Brookville Republican Legislator Dush Wants to Impeach Four Democratic Supreme Court Justices

BROOKVILLE, Pa. (EYT) – Brookville Republican Pennsylvania Legislator Cris Dush recently introduced legislation in the Pennsylvania House of Representatives to impeach four Democratic Supreme Court justices, who he claims violated the Pennsylvania Constitution when they redrew the commonwealth’s congressional districts recently.

Dush is calling for the impeachment of Justices David Wecht, Debra McCloskey Todd, Christine Donohue and Kevin Dougherty. Those four, along with Democratic Justice Max Baer, voted to declare the 2011 Congressional reapportionment map in Pennsylvania to be unconstitutional. Baer, however, didn’t join with the other four Democrats in the decision to draw a new map, which is possibly why he isn’t part of the impeachment bill, which Dush said in a recent Facebook post wasn’t about the gerrymandering issue but instead is about what he calls an “unconstitutional theft of powers.”

“The United States of America and Commonwealth of Pennsylvania constitutions have been written to protect the people from any one branch of government overstepping the powers given to them by the people,” Dush wrote on Facebook. “The constitutions of Pennsylvania and the United States are contracts; Contracts between you, The People” and the government you hire to write (legislature), administer (executive branch) and interpret (judiciary) the law.”

Dush’s claim is the Pennsylvania Constitution does not allow any branch of the Commonwealth government to start new powers not given to them in the original constitution without the people’s will and vote, which he claims is exactly what the four Supreme Court justices did when they redrew the map.

“(The court performed), as attorney Kyle Sammin noted in The Federalist, “a coup d’état” when they wrote their own piece of legislation to create their own gerrymandered congressional district map,” Dush wrote. “As Sammin noted: ‘they took the pencils out of the legislature’s hands and said ‘we’ll just write the thing ourselves.’’ They took your vote and your hand off those pencils. Your will was no longer represented, but the will of an ‘elite’ few decided for you. Your rights were stolen by the judicial branch. Your sovereignty was stolen by the courts to rewrite the laws.These justices have turned the doctrine of first principles and the Pennsylvania Constitution on their heads.”

According to Dush, the only constitutional check on misbehavior in office for the Supreme Court is impeachment.

“We started that process March 19,” Dush said. “House Resolutions 766, 767, 768 and 769 have respectively been put forward to begin the impeachment process for Justices David Wecht, Debra Todd, Christine Donahue and Kevin Dougherty.”

Dush’s impeachment bills were presented a day after the United States Supreme Court declined to block the new congressional map from taking effect for the May primary.

How far will Dush’s bill go?

No one is certain.

The bill would have to be brought up for a vote on the House floor, no certainty, at which point the House would have to find that the judges have committed an impeachable offense. That would be a strict majority vote.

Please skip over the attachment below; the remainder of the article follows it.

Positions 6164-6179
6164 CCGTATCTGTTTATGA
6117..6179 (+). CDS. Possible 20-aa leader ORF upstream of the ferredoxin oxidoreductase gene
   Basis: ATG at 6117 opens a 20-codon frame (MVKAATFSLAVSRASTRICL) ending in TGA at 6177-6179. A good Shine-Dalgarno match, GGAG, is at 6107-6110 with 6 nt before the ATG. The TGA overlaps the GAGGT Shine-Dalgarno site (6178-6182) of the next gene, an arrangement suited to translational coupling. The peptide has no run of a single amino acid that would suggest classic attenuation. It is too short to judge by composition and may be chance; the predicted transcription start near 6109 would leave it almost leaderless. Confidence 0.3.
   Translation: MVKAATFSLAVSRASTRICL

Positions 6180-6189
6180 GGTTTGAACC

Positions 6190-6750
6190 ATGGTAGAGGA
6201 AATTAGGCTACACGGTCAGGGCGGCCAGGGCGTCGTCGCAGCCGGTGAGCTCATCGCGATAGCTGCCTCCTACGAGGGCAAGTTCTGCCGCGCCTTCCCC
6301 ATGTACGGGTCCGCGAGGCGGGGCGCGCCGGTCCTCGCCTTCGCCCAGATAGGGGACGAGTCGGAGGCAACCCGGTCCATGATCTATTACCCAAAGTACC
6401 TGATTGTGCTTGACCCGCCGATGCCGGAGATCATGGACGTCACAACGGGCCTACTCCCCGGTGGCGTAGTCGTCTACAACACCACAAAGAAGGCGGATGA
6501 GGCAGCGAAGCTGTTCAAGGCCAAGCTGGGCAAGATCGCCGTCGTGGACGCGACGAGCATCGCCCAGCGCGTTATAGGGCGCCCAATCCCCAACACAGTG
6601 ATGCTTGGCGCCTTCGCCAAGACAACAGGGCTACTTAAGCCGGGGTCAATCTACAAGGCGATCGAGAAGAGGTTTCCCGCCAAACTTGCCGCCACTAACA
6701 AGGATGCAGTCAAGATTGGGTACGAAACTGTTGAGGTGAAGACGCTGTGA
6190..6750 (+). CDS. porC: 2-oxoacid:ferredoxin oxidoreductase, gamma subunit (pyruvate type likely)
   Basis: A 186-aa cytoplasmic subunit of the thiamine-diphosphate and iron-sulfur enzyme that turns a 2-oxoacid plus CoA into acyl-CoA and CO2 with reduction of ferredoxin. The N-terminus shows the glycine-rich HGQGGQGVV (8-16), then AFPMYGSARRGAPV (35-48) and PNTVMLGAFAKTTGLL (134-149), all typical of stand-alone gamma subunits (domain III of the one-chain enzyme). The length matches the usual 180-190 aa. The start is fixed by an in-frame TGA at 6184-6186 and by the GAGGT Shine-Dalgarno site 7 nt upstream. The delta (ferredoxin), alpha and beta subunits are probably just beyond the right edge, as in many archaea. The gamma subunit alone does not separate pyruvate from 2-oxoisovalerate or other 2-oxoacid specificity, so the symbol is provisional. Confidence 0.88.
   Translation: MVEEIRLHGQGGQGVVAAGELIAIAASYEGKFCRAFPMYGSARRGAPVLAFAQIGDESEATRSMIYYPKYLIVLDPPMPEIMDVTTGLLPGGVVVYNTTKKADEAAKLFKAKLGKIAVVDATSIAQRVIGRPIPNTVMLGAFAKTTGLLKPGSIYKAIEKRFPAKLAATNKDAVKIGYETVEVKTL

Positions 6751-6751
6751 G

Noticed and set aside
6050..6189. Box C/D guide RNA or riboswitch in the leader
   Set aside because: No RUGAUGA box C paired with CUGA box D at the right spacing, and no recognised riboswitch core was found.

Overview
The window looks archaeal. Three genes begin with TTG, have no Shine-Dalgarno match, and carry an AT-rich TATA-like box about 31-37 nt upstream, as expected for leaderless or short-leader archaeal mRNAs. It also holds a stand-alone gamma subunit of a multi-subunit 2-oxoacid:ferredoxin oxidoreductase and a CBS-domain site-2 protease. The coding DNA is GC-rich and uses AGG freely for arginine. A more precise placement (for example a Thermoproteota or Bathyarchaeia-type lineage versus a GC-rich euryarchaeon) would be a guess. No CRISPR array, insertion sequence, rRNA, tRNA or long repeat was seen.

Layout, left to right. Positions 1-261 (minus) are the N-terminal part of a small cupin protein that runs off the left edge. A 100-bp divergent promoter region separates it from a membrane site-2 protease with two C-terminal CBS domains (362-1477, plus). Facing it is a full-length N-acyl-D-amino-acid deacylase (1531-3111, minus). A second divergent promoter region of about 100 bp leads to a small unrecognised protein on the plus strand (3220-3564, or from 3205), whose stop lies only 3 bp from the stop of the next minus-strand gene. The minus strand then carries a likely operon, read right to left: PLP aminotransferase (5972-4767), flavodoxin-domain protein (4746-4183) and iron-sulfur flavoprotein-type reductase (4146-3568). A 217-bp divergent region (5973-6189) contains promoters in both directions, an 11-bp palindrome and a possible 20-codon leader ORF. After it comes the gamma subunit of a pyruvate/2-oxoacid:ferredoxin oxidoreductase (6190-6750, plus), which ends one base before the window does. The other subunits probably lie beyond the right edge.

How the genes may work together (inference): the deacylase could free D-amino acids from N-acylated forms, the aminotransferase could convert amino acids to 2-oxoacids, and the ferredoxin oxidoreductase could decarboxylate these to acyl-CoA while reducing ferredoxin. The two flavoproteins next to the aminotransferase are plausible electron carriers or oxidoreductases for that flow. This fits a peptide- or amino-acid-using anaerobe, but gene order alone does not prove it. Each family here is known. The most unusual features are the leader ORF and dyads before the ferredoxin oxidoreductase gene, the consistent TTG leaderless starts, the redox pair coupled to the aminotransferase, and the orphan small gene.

But, House GOP spokesman Steve Miskin wasn’t ready Tuesday to comment on if the House would take up the matter.

“We will have to review the evidence and check whether all of the leaders and 102 members of the House want to pursue that remedy,” Miskin told the Philadelphia Inquirer. “It is not a decision to be made lightly, and we have not had those discussions.”

If that vote was successful, each Justice would then go before the Commonwealth Senate to face trial. In order to convict and remove the Justices from office, two-thirds of the Senators present would have to vote for conviction. Currently, Republicans hold a 34-16 majority in the chamber, which is 68 percent or just above the threshold to remove if the vote turned out to be partisan.

But, Senate Majority Leader Jake Corman of Centre County declined to comment on the matter when asked by the Philadelphia Inquirer pointing out to the paper that it would be improper to do so since he and other senators would be the jurors.

“We obviously, are supposed to be impartial listening to that evidence,” he told the paper.

Democrats were quick to question the motives behind the impeachment charges.

“It’s an attack on the independence of every judge in our state, one of the bedrock principles of our democracy,” House Minority Leader Frank Dermody said in a prepared statement.

“If pursued, this would be a clear and present danger to the administration of justice in Pennsylvania.”

The Pennsylvania Supreme Court gave the legislature and Governor Tom Wolf both an opportunity to present their own redistricting plans once the 2011 map was declared unconstitutional. But the court found that neither side’s plans would meet the Commonwealth Constitution’s definition of compact, equal and fair. The new map appears to have a main emphasis on the compactness of the districts with an equal population in each district.

The political stakes of the new map are high for both sides with many experts believing that the Democratic Party could pick up additional seats in Congress with the new map.

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